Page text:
The 38 year old male with Crimean Congo Viral Haemorrhagic Fever has been transferred from the Brownlee Unit in Glasgow to the Royal Free London NHS Foundation Trust.
The move of the patient is in line with the UK wide protocol for the management of diseases of this severity and rarity.
Having been stabilised overnight the patient was transferred this morning in specialist isolation facilities by air with the support of the Scottish Ambulance Service and the RAF.
He remains in a critical condition.
We have now contacted the three passengers on Emirates flight EK027 from Dubai to Glasgow arriving at 12.35pm on Tuesday Oct 2nd who were seated in close proximity to the patient on the flight. There is no evidence of transmission of infection however they will continue to be followed-up.
The risk to all other passengers on the flight is extremely low however if they have any concerns they should contact NHS24 on 08000 85 85 31 for advice, further information and reassurance.
Dr Syed Ahmed, NHS Greater Glasgow and Clyde Consultant in Public Health who is coordinating the investigations into this case, said: “The risk of person to person transmission of Crimean Congo Viral Haemorrhagic Fever is extremely low as it can only be transmitted by direct contact with infected blood or body fluids. It is not a virus which is transmitted through the air. As such the risk to those who were in close contact with him is minimal. We have already made contact with all the patient’s close contacts and they are being followed-up appropriately.
“The decision to transfer the patient to the high security unit at the Royal Free was taken in line with the national protocol for the management of cases such as this.”
The NHS24 helpline number for anyone on flight number EK027 to call if they have any concerns is 08000 85 85 31. The helpline will be available between 8am and 10pm daily seven days a week.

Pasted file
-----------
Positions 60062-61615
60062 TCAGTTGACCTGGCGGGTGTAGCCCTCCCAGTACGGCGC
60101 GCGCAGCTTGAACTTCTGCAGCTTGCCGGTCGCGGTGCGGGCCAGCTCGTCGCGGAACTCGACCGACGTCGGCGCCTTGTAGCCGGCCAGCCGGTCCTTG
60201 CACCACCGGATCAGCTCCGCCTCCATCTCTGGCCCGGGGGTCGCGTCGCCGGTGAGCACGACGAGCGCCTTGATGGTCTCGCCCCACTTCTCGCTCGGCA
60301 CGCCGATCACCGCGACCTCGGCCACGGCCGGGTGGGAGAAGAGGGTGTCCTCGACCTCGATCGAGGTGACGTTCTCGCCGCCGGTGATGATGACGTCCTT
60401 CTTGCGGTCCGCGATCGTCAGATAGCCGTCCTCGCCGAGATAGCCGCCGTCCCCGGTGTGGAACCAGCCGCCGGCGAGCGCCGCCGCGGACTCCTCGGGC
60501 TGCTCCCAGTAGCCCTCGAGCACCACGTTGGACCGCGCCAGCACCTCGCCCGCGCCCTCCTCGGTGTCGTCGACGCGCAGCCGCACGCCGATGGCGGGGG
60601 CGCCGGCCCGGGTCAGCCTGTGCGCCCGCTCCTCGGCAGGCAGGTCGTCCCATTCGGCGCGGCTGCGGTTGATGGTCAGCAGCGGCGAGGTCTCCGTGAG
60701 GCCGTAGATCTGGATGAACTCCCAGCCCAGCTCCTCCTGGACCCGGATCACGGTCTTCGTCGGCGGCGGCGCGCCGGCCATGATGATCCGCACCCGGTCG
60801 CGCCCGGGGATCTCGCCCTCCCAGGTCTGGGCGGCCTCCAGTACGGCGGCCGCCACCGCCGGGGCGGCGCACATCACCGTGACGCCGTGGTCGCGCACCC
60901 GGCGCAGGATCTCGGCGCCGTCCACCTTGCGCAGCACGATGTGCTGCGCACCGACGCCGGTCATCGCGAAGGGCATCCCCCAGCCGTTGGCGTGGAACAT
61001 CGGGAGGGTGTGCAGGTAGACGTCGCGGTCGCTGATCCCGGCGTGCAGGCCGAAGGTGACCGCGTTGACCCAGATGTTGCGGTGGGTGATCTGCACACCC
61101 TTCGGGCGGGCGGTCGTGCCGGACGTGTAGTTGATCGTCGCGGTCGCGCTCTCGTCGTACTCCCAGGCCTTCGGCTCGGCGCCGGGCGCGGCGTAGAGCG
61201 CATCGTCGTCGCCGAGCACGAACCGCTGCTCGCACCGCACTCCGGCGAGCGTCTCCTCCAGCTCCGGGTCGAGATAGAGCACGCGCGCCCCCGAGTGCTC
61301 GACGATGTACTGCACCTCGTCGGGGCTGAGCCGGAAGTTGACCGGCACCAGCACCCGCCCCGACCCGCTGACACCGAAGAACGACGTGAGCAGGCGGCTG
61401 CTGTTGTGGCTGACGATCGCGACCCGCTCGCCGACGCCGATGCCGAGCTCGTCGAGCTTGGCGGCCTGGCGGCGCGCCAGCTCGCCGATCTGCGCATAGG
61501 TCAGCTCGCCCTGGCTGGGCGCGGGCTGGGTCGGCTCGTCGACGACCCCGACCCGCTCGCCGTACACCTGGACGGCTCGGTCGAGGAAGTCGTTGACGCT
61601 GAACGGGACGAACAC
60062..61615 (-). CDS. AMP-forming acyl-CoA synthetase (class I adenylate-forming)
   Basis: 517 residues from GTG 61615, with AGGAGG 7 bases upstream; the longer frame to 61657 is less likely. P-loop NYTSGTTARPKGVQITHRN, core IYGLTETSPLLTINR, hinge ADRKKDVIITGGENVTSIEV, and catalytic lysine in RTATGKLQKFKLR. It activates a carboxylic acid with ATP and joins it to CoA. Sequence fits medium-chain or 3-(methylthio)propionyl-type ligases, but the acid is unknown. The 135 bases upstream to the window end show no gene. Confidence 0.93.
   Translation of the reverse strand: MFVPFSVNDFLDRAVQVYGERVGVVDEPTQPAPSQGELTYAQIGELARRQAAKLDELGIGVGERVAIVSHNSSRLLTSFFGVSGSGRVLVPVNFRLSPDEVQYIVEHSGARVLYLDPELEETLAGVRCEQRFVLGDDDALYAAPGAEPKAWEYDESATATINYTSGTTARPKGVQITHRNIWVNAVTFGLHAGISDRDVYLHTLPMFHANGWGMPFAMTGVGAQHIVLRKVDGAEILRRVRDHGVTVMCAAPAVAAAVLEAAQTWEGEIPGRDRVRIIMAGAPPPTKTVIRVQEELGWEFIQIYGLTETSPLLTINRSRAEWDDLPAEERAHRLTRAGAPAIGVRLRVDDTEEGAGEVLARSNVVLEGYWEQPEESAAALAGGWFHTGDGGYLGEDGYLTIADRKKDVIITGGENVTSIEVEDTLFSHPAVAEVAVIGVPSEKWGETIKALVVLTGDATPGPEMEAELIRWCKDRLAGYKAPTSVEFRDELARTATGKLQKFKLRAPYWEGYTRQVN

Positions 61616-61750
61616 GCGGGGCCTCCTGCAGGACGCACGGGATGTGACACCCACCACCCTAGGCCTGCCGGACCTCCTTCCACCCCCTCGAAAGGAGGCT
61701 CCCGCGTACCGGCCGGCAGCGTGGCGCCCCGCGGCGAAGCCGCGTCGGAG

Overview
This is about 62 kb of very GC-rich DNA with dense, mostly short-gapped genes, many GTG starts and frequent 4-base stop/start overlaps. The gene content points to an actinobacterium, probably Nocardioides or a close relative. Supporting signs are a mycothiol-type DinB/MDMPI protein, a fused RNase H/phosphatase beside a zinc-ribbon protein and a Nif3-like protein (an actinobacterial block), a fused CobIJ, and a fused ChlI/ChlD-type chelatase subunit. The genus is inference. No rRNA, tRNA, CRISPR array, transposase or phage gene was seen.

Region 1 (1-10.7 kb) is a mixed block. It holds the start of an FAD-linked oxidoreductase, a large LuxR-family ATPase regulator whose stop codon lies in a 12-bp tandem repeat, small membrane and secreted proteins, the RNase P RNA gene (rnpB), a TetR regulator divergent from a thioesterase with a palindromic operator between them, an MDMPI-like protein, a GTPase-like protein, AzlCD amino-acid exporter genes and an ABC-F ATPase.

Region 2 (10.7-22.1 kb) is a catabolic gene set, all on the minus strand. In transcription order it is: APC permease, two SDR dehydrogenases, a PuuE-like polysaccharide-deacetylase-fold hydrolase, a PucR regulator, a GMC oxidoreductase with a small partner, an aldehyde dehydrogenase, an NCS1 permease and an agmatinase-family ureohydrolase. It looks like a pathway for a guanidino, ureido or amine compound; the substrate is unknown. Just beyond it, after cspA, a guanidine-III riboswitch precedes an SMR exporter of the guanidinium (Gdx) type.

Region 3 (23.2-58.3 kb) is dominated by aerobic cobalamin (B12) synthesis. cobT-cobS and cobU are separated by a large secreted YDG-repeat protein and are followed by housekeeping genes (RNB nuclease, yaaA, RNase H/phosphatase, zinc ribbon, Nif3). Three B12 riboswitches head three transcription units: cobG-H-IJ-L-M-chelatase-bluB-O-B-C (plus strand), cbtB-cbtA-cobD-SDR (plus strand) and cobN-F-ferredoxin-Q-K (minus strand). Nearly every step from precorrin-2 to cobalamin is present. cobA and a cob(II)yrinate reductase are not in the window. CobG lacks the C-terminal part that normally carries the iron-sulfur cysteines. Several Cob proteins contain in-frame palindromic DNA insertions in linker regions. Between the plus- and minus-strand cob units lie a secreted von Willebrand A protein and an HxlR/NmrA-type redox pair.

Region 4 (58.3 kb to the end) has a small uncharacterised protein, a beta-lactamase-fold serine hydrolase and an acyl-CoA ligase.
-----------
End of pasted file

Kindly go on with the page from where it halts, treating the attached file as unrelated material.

For further information either telephone 0141 201 4429 or email [email protected]
Notes to Editor
Now that the patient has been transferred to the Royal Free all further media requests on his condition should be made to them on 0207 317 7590 or [email protected]
What is Crimean–Congo hemorrhagic fever?
It is a widespread tick-borne viral disease, a zoonosis of domestic animals and wild animals, that may affect humans. The pathogenic virus, especially common in East and West Africa, is a member of the Bunyaviridae family of RNA viruses. Clinical disease is rare in infected mammals, but commonly severe in infected humans, with a mortality rate of up to 30%. Outbreaks of illness are usually attributable to contact with blood or body fluids from infected animals or people.
Where is the disease found?
Crimean-Congo hemorrhagic fever is found in Eastern Europe, particularly in the former Soviet Union. It is also distributed throughout the Mediterranean, in northwestern China, central Asia, southern Europe, Africa, the Middle East, and the Indian subcontinent.
What are the symptoms?
The onset of CCHF is sudden, with initial signs and symptoms including headache, high fever, back pain, joint pain, stomach pain, and vomiting. Red eyes, a flushed face, a red throat, and petechiae (red spots) on the palate are common. Symptoms may also include jaundice, and in severe cases, changes in mood and sensory perception. As the illness progresses, large areas of severe bruising, severe nosebleeds, and uncontrolled bleeding at injection sites can be seen, beginning on about the fourth day of illness and lasting for about two weeks.